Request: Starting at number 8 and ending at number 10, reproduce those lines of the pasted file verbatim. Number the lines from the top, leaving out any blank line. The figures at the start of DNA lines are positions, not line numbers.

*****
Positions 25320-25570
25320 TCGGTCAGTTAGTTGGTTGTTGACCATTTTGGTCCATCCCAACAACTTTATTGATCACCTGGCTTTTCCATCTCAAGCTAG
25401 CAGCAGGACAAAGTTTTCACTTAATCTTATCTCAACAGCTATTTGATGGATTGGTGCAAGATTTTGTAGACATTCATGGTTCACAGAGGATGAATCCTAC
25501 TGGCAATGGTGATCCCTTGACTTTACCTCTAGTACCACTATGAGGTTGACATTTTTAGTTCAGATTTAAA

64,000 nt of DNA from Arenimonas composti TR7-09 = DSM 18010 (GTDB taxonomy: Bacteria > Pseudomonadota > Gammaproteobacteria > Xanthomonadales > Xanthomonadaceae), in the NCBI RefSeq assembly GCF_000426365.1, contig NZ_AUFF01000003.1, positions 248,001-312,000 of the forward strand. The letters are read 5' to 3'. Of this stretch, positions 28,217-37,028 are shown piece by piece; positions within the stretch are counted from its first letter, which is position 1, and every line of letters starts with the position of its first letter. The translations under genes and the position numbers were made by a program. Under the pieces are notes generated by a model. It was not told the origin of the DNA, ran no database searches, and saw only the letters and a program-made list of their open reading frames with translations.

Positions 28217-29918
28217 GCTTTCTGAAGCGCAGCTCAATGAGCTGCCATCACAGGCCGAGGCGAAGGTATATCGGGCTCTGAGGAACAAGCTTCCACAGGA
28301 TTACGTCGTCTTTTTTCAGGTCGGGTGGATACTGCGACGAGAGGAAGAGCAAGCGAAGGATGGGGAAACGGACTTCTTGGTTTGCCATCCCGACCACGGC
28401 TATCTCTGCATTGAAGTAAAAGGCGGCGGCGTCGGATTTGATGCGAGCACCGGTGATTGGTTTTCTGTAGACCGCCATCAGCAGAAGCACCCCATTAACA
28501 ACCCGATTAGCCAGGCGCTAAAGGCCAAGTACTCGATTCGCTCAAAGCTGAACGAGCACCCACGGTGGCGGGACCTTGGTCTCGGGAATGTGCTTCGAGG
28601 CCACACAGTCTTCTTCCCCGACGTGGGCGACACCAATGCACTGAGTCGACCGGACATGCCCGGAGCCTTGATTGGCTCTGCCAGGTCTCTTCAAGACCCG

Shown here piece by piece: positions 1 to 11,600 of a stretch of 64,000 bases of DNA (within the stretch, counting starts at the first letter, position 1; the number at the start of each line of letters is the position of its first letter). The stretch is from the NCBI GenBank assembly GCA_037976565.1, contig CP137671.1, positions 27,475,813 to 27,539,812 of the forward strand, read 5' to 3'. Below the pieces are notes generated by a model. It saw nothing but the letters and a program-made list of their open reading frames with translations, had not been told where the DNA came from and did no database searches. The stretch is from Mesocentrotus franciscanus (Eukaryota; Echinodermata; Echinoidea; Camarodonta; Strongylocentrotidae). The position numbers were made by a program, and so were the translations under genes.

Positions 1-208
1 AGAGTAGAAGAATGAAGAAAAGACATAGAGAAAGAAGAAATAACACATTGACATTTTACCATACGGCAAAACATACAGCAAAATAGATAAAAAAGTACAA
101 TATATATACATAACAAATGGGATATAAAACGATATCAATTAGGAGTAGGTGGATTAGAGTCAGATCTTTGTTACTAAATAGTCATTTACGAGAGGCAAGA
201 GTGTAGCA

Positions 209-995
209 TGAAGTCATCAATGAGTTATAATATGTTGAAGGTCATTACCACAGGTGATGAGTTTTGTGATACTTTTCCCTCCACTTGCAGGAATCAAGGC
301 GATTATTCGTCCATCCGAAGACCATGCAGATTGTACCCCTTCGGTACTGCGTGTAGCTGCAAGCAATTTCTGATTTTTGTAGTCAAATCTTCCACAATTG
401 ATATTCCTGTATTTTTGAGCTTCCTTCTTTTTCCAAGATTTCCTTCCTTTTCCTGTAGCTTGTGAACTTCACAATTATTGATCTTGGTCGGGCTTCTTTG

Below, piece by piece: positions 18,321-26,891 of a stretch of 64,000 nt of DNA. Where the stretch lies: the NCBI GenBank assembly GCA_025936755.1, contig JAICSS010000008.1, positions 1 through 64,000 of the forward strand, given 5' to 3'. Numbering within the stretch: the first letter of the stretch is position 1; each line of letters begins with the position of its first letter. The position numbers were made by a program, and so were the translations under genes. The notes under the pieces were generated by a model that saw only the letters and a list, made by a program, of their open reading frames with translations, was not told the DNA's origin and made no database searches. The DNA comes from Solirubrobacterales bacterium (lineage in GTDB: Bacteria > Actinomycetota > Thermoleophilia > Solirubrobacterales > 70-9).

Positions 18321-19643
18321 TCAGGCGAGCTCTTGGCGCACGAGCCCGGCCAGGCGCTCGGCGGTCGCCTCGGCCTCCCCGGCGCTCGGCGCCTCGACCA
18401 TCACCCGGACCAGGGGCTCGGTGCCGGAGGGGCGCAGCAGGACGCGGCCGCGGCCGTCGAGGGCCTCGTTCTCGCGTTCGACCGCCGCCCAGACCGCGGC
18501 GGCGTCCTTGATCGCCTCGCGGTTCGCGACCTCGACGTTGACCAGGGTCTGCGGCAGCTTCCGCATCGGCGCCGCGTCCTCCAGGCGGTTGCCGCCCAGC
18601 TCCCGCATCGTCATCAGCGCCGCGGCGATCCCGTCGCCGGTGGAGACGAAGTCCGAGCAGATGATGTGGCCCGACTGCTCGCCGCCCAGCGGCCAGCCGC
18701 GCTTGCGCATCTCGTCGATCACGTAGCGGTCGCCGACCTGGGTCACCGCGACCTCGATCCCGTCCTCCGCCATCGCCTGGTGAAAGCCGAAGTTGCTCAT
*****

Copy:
28301 TTACGTCGTCTTTTTTCAGGTCGGGTGGATACTGCGACGAGAGGAAGAGCAAGCGAAGGATGGGGAAACGGACTTCTTGGTTTGCCATCCCGACCACGGC
28401 TATCTCTGCATTGAAGTAAAAGGCGGCGGCGTCGGATTTGATGCGAGCACCGGTGATTGGTTTTCTGTAGACCGCCATCAGCAGAAGCACCCCATTAACA
28501 ACCCGATTAGCCAGGCGCTAAAGGCCAAGTACTCGATTCGCTCAAAGCTGAACGAGCACCCACGGTGGCGGGACCTTGGTCTCGGGAATGTGCTTCGAGG